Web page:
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Vernier & Associates PLLC - The Woodlands Divorce Lawyers
Available 24 Hours A Day
a skilled trial attorney with a proven track record.
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results-oriented, experienced, assertive
zealous representation from experienced family law attorneys
a skilled trial attorney with a proven track record.
committed, experienced legal advocates on your side

How to handle your medical practice in divorce

On Behalf of | Apr 6, 2022 | Blog, Divorce

Divorce is hard enough, but when you have to worry about your medical practice as well, it can feel downright overwhelming. If you are a doctor or another type of medical professional who is going through a divorce in Texas, here are some tips to help you handle things as smoothly as possible.

Evaluate your medical practice’s value

The first thing you need to do is assess the value of your medical practice. This will help you determine how to divide things up between you and your soon-to-be ex-spouse. It can also help you determine how much to sell it for, should you decide to take that path, and how much money you will need to live on after the divorce gets finalized.

Buy out your spouse’s share

If your spouse is not interested in continuing to own a share of the medical practice, you may need to buy them out. This can be a costly process, but it may be worth it in order to keep things running smoothly. Just remember to make sure you have the financial resources to do this before you start the process.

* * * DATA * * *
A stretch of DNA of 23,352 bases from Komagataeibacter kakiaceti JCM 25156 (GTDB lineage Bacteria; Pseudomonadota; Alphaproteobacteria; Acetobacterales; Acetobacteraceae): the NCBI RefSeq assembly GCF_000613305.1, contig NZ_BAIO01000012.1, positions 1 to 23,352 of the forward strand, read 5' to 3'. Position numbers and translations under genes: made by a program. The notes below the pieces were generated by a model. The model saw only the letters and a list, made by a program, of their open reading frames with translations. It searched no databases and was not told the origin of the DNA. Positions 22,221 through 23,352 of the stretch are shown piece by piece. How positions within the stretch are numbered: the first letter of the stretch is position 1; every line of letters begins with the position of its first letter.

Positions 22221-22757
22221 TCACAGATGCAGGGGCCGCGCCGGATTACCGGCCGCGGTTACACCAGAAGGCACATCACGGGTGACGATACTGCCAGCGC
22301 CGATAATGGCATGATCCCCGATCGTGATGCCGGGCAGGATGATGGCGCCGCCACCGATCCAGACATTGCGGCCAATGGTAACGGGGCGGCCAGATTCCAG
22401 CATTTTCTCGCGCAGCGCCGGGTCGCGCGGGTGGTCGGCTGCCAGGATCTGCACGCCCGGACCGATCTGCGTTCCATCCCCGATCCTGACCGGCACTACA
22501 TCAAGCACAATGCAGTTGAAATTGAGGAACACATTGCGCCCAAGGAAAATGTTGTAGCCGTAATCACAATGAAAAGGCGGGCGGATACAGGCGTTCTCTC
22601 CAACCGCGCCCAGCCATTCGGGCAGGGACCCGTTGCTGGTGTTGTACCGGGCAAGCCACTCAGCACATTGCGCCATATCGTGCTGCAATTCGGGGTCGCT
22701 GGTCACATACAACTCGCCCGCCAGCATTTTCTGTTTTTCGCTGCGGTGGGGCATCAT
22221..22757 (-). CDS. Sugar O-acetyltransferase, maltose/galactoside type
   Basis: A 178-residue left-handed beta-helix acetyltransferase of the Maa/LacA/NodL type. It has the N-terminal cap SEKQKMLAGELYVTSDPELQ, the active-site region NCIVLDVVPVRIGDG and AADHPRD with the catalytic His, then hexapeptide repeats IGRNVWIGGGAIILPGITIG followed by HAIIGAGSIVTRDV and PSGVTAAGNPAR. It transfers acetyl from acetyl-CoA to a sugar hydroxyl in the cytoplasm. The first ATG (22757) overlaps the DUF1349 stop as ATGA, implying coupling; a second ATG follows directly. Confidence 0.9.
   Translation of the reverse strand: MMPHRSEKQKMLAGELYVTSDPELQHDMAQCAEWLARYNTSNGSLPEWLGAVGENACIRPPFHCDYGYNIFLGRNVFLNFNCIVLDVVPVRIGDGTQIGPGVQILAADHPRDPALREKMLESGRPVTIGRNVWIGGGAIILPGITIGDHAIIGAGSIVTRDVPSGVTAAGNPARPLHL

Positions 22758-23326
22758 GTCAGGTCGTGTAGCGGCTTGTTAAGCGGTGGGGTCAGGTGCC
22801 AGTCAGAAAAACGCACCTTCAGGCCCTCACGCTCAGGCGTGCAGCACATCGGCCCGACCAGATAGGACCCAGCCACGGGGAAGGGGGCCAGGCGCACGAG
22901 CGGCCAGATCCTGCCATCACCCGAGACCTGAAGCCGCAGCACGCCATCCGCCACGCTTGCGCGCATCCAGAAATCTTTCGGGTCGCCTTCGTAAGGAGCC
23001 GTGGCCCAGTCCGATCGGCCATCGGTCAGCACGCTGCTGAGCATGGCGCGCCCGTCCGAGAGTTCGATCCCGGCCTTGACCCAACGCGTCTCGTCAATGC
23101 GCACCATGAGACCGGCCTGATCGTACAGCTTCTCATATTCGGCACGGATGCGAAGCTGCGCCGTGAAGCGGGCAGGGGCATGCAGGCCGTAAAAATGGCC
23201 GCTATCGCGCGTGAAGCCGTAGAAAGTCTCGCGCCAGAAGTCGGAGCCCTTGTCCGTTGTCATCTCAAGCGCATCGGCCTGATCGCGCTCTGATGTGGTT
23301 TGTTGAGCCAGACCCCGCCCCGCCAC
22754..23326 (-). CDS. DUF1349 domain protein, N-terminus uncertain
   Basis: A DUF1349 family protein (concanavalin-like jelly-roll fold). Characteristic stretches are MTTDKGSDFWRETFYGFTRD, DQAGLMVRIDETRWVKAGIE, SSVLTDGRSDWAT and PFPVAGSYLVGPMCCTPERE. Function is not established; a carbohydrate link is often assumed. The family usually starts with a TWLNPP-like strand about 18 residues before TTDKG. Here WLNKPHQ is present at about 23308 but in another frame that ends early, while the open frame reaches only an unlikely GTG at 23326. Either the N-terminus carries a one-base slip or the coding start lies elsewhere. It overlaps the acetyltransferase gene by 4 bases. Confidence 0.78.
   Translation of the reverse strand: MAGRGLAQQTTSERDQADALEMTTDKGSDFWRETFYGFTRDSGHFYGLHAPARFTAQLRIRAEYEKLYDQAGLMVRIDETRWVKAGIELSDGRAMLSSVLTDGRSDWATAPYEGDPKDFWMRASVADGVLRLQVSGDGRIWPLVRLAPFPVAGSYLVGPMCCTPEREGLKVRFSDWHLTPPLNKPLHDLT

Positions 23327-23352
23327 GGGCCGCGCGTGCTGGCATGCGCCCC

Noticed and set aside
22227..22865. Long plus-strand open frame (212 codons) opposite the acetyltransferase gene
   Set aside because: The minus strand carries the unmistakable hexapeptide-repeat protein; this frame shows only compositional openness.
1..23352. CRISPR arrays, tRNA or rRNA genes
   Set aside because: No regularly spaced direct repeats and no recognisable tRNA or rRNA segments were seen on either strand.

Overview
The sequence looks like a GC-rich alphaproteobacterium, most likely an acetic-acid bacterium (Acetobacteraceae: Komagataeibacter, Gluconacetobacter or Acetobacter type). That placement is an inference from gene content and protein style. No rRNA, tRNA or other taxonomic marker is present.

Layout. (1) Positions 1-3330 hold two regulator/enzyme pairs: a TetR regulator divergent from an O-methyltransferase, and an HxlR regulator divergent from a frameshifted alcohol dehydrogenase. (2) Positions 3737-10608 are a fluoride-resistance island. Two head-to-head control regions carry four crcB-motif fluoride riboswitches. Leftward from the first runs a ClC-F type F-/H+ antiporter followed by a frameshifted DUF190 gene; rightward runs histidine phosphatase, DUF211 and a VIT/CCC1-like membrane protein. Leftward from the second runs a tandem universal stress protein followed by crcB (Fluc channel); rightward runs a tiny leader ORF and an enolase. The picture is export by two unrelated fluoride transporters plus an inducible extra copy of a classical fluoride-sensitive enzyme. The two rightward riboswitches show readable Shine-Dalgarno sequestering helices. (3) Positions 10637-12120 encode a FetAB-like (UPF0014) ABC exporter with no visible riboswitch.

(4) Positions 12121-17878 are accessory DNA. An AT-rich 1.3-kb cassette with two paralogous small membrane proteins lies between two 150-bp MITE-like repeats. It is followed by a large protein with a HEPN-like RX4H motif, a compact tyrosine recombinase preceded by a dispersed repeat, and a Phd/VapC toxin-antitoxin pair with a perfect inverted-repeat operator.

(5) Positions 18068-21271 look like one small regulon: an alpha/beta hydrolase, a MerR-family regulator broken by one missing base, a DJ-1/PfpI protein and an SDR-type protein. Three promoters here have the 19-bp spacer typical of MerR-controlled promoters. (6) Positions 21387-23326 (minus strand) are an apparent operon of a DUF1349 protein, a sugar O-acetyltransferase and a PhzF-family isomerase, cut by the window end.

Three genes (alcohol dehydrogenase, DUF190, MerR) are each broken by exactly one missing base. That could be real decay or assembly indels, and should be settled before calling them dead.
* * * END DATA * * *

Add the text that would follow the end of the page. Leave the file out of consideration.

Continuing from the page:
Sell the medical practice and divide the proceeds

If neither of you wants to continue owning the medical practice, you may want to consider selling it. This will allow you to split the proceeds evenly and end things on a relatively amicable note. Just make sure that whoever buys it is someone you can trust to handle things in a responsible manner after the divorce.

Consider continuing to run the medical practice together

If neither of you wants to sell the medical practice, you may want to consider continuing to run it together. This can be a bit tricky, but it may be the best option for both of you. Just make sure that you can work together harmoniously and that you have a solid plan in place for how things will operate going forward.

No matter what you decide to do, remember that it is important to keep the best interests of your medical practice in mind. If things get too heated between you and your spouse, it may be helpful to hire a mediator. This third party can help you work through the details of the divorce in a calm and rational manner.

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